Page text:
Gettysburg, Pennsylvania, that legendary town where perhaps the most infamous battle of the Civil War took place in 1863, is famous for many things. The battlefield is, of course, the best reason to visit, but any Gettysburg traveler will discover that a great many historic homes and churches abound throughout the town. Many existed in some form or another when the battle took place, and so have existed for at least 150 years. If you’re planning to walk the streets or even visit some of these old homes, you will need to know where to look.
Quite a few of Gettysburg’s historic buildings can be visited and offer insightful tours, sometimes with costumed guides. Many are restored to look the way they did in 1863. One such house is the George Washington Schriver House, built in 1860, three years before Gettysburg was embroiled in battle. Built by Mr. Schriver, the house had an upstairs and downstairs used by the family and a basement where Mr. Schriver’s saloon operated. You will be amazed at the authenticity with which the house has been restored; stop by and see perfectly reconstructed Victorian bedrooms, an attic where Confederate sharpshooters made their nests, and a kitchen and parlor.
At Schriver House you can embark on a tour that will take half an hour to complete. The rates are extremely reasonable, charging $4.50 for kids under the age of twelve and $6.95 for adults. The senior rate falls between the two. At the end of your tour you might decide to stop by the newly expanded gift shop for anything relating to the Schriver House or Gettysburg itself.
The Jennie Wade House is one of the most famous historic homes in the borough, and with good reason. It was here in July 1863 that a 20-year-old named Mary Virginia Wade (known as Jennie) was providing baked goods for starving soldiers and was shot by an unnamed sharpshooter. No one is certain from where the bullet came or even if a Union or Confederate soldier was responsible. The home, actually a double house occupied by Jennie’s sister Georgia and Georgia’s husband Louis, became known as the Jennie Wade House.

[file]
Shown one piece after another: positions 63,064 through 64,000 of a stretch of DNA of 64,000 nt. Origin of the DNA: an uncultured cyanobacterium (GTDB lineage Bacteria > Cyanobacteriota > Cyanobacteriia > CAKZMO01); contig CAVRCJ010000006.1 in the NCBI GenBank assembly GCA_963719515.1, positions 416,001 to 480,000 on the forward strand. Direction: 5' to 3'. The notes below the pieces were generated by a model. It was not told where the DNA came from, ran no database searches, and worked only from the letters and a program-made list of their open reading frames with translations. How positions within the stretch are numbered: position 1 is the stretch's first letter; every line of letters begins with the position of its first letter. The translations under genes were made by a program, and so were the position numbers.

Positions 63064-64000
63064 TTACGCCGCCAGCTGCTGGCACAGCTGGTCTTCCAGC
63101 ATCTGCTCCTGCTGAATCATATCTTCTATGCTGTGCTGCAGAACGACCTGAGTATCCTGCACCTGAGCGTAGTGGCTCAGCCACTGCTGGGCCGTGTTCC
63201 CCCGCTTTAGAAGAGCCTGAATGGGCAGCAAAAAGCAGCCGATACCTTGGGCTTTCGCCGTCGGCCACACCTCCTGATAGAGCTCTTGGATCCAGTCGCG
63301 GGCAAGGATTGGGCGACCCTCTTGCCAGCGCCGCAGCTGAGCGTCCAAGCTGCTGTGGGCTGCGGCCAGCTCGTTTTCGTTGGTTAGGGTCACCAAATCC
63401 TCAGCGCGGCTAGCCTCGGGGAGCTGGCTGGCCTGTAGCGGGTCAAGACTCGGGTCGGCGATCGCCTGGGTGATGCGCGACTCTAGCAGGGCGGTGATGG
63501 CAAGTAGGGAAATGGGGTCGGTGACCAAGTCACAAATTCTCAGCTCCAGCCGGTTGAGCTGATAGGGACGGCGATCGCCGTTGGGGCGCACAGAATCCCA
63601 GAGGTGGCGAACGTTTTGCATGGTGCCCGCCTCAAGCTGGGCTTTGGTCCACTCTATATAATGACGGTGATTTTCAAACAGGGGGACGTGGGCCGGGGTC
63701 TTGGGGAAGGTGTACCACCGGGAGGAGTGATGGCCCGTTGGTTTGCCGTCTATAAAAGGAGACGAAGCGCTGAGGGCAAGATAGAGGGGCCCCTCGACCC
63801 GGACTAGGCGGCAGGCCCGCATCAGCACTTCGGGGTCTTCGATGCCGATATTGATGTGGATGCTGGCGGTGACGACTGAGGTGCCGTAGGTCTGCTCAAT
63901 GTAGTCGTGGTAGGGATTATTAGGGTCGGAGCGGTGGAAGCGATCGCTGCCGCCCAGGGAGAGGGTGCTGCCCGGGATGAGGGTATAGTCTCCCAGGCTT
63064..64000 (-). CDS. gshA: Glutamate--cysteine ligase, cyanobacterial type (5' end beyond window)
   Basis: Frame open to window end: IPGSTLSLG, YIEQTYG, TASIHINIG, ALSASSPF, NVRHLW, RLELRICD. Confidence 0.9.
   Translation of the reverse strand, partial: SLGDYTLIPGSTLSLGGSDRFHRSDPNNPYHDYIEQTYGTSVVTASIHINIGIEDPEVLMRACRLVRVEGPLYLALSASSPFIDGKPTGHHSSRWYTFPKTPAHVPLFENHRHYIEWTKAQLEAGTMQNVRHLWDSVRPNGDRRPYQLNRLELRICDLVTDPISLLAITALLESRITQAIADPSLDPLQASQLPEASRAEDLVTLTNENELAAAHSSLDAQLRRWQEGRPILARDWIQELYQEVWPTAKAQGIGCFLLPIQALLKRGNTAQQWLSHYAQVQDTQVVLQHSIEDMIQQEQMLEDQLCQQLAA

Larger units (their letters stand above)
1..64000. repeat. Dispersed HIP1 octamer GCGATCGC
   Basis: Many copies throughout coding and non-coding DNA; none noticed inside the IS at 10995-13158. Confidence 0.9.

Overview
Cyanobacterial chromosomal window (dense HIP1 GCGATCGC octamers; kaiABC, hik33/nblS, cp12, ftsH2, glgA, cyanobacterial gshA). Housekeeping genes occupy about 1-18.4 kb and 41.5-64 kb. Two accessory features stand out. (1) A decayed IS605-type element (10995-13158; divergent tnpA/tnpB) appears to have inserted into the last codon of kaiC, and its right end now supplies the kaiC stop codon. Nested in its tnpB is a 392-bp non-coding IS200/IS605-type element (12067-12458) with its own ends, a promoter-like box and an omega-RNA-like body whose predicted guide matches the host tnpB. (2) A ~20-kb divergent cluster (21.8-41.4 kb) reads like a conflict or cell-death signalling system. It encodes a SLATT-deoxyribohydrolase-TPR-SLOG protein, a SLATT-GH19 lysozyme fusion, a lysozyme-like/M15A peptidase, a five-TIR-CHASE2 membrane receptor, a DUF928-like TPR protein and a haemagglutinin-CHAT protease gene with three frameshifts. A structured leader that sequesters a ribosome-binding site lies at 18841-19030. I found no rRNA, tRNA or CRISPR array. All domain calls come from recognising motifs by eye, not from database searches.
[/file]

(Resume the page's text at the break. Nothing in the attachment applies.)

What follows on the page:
You can take a tour of the Jennie Wade House’s upper and lower levels, passing through both the McClain and McClellan sides. On the McClellan side you will notice the kitchen where Jennie was killed. The entire house is beautifully decorated to really give you a glimpse into 19th century pure and simple style. Once you climb the appropriately creaky stairs, you can step through the hole made between house sections when a shell rocketed into the house and terrified the occupants. Once you venture outside you have the option of visiting the cellar where Jennie was brought after her death.
General Lee’s Headquarters is another well-known Gettysburg home. Occupied by the widow Mary Thompson, the 19th century stone home served as Lee’s center of operations during the three-day battle. Now a museum with small but entertaining rooms, there are also modern dormer rooms upstairs, where you can actually stay overnight if you are willing to pay the price. Who is to say you won’t catch a glimpse of the “general” himself?
Stop by the small gift shop after exploring the house; it is also in this building that you will purchase your tickets for the headquarters tour. Keep in mind that the museum is open from 9-5 but that hours may change slightly during the warmer months. Children can tour the museum for free if they are younger than 15, and adults pay $3.00 for admission. The last time I stayed at the adjoining Larson’s Quality Inn, guests at Larson’s were able to enter General Lee’s Headquarters Museum free of charge.
Unfortunately, some historical homes are now bed and breakfasts and can only be visited if you are planning to stay overnight. I would definitely recommend that you consider a few of these for your accommodations, especially the Farnsworth House Inn, known during the battle as the Sweeney House. Built in two sections, each part in the 19th century, this old brick house is full of local lore. Ghost stories and tales of haunted happenings abound, and each room is painstakingly restored to look as it did many years ago.
If you’re feeling brave, you can trek down to the cellar for the Farnsworth House’s “Mourning Theater.” This is a creepy place where guides tell stories from the past. If you don’t think you’d like to recreate a Victorian funeral parlor, this is *not* the place for you, though it does appeal to many “ghost hunters” who come to visit.
By Lacie R. Schaeffer